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economy wasn’t great, they said, “I’m not going to put my head in the sand—I’m looking forward.” Our January lead story featured the fully-leased building at 100 Delawanna Ave., owned by Mountain Development Corp. Its CEO Robert Lieb saw future gains coming and added features to make the property “greener.” Down in Botany, readers met Mike Xhudo who renovated his service station at the city’s entrance. On Kuller Rd., Anthony Marinaro took a derelict property and cleaned it up, adding storage and offices to attract new tenants. In Albion, Angelo Curcio invested in his Valley Rd. tavern, renovating Bogey’s to make it more of a restaurant. At the junction of Routes 3 & 46, John Fette said damn the naysayers, “I’m investing and adding a new car line—Infiniti—to our portfolio.” Our January magazine reviewed 2008, looking to challenges on the horizon. Granted, not all looked rosy at the time. The city was talking about job cuts or a reduction in services. “The next couple of months will be tough, no doubt,” wrote editor Tom Hawrylko, “but rather than stagnating, get steady. Focus and remember—the harder you work, the luckier you’ll get.”


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Jan. 14, 2009: Citing declining enrollment and rising cost, the Paterson Diocesan announces the Pope John II School on Valley Rd. will close in June, affecting 588 students. Jan. 22, 2009: City Recycling Coordinator Al DuBois speaks to CHS students, telling them Clifton’s trash is sent to a landfill in Pittsburgh and the city earned $500,000 for selling its recycled items last year. Feb. 1, 2009: Clifton Rec, CASA and Clifton Magazine holds the 11th annual Super Bowl Party at the Boys & Girls Club; 300 attend.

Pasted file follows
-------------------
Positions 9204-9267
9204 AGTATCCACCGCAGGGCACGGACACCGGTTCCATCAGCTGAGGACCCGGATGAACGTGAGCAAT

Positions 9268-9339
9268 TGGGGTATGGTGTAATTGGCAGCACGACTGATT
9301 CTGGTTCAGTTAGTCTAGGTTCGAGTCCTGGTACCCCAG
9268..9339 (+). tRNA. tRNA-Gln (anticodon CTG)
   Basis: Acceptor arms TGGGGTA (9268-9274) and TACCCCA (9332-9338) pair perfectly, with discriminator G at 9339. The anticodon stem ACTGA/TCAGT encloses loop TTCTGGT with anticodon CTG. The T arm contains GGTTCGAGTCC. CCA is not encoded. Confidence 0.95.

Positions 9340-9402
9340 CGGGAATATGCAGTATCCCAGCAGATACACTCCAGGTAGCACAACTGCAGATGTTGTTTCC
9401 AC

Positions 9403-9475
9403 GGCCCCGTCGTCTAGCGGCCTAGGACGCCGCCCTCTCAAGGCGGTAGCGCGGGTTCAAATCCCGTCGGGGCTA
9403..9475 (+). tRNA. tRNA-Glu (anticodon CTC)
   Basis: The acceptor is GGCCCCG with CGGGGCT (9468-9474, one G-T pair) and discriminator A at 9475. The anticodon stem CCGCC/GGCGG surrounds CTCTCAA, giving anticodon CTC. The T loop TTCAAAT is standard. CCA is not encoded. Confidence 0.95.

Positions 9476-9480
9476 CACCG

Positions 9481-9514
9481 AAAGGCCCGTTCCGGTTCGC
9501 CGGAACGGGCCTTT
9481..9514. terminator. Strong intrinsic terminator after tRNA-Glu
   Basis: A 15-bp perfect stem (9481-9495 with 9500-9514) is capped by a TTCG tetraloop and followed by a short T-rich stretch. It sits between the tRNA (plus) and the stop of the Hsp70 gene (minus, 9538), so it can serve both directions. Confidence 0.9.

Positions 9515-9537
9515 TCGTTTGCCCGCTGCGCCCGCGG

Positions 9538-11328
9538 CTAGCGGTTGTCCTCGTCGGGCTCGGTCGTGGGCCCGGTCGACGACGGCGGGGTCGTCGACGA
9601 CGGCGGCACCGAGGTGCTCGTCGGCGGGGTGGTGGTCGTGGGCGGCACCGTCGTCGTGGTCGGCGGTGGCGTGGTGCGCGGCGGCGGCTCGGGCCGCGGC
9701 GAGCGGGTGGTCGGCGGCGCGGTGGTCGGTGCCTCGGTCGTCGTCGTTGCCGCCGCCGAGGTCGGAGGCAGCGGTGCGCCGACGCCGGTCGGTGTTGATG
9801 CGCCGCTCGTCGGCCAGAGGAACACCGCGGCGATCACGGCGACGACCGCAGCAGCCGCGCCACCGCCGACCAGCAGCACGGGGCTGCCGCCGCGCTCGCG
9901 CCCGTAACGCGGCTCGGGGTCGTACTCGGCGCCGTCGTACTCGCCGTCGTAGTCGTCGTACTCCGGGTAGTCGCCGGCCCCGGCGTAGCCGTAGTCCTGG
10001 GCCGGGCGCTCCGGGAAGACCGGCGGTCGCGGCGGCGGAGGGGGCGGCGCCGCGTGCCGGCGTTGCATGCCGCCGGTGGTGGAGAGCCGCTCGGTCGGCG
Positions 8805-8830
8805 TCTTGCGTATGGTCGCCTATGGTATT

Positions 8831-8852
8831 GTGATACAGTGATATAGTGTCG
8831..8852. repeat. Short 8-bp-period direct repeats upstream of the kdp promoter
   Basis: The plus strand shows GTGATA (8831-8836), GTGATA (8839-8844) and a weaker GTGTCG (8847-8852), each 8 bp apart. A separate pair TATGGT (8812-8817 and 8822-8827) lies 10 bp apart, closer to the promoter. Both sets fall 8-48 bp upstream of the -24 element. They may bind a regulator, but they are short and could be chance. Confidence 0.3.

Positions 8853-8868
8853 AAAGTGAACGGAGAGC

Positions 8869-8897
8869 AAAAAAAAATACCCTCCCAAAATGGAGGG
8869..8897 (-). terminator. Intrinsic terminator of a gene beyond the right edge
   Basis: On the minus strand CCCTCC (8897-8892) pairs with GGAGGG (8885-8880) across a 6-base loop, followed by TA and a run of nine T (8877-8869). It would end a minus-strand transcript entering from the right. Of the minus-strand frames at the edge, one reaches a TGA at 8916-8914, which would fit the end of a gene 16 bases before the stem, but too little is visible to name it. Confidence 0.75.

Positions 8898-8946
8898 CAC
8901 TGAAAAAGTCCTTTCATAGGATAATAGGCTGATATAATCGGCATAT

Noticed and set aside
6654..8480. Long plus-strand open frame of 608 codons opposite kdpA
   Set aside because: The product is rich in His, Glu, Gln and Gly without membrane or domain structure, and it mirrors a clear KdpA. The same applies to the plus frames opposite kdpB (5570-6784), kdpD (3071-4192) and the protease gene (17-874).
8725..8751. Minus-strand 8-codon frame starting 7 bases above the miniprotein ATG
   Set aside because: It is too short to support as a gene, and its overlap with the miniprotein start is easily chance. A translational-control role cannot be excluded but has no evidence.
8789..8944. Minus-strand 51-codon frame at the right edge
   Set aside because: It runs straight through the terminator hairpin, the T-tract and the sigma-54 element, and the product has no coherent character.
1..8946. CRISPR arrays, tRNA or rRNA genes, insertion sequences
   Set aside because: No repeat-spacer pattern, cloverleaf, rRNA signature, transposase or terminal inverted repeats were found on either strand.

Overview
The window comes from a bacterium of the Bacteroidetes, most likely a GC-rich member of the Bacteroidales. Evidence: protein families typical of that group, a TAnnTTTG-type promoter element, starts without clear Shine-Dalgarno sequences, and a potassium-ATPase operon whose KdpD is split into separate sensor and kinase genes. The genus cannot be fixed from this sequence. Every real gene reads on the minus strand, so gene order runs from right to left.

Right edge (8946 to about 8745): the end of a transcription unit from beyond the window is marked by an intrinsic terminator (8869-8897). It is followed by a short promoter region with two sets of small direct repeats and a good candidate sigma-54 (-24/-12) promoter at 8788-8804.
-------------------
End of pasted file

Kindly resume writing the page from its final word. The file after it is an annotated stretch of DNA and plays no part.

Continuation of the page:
The CHS Girls Bowling Team won the Passaic County title on Jan. 17, 2009. From left, Elena Mauro, Sonja Shirak, Coach Brian Small, Natash Casado, Ashley Brandecker and Kortney Casperino.

Feb. 6, 2009: Among the love stories featured in the February CMM are cover kids John and Tillie Seyka, along with John and Arlene Bross; Jason and Jennifer Lehansky; Anna and Aldo Tacchi; Joe and Sue Angello; Kim and Ralph West; Herbert and Virginia Rocha; Randy and Roberta Kaulfers; Jay and Tammy Moorman; Krstyna and Brian Reilly; and Jayne Modean and Jay Sholl. CMM also wrote about singles mixing at Bliss Lounge and the new online dating scene.

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Feb. 10, 2009: A groundbreaking ceremony for the new Stop & Shop on Broad St. is held. The new 55,000 sq. ft. store will double the capacity of the former one built in 1957. Feb. 14, 2009: Nina’s Salon owned by Frank and Nina Corradino on Valley Rd., marks its 20th anniversary with a noon ribbon cutting by Mayor Anzaldi and a reception which followed.


Feb. 12-14, 2009: The CHS Madrigals—76 singing Mustangs who perform a capalla in the spirit of the Renaissance and Baroque eras—will represent Clifton at Disney World, part of a nationwide music competition. The Madrigals are under the direction of teacher Barbara Novak.

The St. Nicholas Ukrainian Catholic Church Choir performed Christmas Story on Jan. 4, featuring the music of Ukrainian composer Dymytriy Tuptalo. The choir was led by Andriy Legkyy with solos by Romaniya Voloshchuk, Halyna Newmerzyckj, Klara Lehka, Myhailo Moczula and Mychail Newmerzyckyj.

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March 2009: Dr. Michael Basista celebrates the 25th anniversary of the ImmediCenter, located on Broad St.

Among those profiled in CMM’s health edition are (above) Susan Hojnacki and the B&G Club’s Bob Foster (above, second from left), who can still play basketball thanks to his doctors’ help. With Foster are (from left) Drs. John Cubero, Jeffrey Miller and Daniel Rice. Also featured were CMM’s Tom Hawrylko, Guy Anthony and Dr. Michael Basista of the ImmediCenter.